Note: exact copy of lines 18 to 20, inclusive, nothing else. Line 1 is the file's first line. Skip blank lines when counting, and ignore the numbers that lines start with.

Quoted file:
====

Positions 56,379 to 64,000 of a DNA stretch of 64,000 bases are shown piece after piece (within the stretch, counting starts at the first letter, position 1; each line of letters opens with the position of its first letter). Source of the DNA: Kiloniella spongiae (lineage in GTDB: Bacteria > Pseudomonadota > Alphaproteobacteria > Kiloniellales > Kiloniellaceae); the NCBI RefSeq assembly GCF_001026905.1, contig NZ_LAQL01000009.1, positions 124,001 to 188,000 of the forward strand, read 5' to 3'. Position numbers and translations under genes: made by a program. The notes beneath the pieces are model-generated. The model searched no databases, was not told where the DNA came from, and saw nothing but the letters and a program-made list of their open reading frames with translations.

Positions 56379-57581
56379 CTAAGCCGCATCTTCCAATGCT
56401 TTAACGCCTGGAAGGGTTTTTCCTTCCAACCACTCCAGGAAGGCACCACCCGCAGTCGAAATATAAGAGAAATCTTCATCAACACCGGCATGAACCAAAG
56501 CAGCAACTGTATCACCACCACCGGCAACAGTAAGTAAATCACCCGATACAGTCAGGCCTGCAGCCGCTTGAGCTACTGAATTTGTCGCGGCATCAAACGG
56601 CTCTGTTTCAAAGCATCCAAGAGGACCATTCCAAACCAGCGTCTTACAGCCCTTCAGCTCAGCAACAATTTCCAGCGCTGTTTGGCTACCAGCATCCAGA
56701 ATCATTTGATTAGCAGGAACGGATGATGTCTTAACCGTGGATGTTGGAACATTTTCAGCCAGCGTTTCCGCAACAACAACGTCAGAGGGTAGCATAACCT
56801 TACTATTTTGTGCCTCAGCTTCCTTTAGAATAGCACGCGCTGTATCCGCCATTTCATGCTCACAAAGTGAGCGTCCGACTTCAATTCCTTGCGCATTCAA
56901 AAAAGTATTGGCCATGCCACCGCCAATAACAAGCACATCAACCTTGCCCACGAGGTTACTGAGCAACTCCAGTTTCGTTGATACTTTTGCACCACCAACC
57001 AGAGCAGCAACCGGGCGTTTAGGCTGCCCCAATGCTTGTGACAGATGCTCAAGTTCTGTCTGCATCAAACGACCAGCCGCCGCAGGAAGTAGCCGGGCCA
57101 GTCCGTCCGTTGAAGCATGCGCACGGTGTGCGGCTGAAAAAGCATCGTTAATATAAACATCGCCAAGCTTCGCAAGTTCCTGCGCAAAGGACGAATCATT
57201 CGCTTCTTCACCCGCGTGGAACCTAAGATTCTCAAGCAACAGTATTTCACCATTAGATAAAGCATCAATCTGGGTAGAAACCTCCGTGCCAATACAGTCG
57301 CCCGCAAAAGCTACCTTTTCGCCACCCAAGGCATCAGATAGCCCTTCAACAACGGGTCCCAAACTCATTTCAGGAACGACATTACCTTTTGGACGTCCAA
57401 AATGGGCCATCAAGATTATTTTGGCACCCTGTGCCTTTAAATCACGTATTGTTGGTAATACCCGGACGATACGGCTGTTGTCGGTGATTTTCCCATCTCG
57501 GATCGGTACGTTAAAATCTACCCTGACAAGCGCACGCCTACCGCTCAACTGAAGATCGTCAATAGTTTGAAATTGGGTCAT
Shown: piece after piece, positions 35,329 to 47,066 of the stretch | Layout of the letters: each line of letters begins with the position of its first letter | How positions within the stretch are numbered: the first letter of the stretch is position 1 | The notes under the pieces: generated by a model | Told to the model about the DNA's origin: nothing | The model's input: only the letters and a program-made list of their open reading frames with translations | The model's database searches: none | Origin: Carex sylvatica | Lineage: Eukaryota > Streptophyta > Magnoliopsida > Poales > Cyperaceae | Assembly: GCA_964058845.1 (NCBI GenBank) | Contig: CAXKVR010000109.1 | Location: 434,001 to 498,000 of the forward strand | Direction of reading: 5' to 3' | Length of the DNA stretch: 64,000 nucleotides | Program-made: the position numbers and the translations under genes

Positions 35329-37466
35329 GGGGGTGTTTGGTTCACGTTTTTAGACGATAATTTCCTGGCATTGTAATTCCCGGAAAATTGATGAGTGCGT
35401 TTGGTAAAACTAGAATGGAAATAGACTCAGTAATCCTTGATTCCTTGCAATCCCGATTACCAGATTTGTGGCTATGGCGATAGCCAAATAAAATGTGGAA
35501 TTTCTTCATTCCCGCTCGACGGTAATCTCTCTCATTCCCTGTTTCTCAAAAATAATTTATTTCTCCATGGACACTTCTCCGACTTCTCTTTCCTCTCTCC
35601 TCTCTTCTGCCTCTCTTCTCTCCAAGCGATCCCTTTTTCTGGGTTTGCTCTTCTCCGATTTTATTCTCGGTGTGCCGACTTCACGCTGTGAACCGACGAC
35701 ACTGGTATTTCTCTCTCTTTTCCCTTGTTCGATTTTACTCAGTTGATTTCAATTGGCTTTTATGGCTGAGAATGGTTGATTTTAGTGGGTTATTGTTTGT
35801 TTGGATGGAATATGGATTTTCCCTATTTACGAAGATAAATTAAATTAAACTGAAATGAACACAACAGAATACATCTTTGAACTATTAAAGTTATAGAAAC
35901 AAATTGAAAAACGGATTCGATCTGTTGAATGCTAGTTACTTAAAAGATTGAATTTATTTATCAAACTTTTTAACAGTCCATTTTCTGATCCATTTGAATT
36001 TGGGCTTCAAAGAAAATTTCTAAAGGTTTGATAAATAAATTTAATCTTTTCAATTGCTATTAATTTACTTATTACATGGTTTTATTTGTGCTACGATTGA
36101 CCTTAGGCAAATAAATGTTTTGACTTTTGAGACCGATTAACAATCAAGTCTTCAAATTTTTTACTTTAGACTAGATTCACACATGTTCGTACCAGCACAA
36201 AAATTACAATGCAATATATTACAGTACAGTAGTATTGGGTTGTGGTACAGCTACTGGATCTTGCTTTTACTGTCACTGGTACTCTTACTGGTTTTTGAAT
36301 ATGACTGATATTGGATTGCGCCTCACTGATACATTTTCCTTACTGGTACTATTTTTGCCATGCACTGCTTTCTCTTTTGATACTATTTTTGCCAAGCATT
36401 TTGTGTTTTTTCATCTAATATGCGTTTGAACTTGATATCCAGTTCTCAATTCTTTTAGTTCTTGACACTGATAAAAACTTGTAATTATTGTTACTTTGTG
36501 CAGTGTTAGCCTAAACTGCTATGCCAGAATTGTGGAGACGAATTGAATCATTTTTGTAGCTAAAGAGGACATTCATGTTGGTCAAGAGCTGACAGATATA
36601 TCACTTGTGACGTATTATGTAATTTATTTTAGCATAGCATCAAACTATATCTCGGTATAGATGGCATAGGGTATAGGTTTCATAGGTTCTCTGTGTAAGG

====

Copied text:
35329 GGGGGTGTTTGGTTCACGTTTTTAGACGATAATTTCCTGGCATTGTAATTCCCGGAAAATTGATGAGTGCGT
35401 TTGGTAAAACTAGAATGGAAATAGACTCAGTAATCCTTGATTCCTTGCAATCCCGATTACCAGATTTGTGGCTATGGCGATAGCCAAATAAAATGTGGAA
35501 TTTCTTCATTCCCGCTCGACGGTAATCTCTCTCATTCCCTGTTTCTCAAAAATAATTTATTTCTCCATGGACACTTCTCCGACTTCTCTTTCCTCTCTCC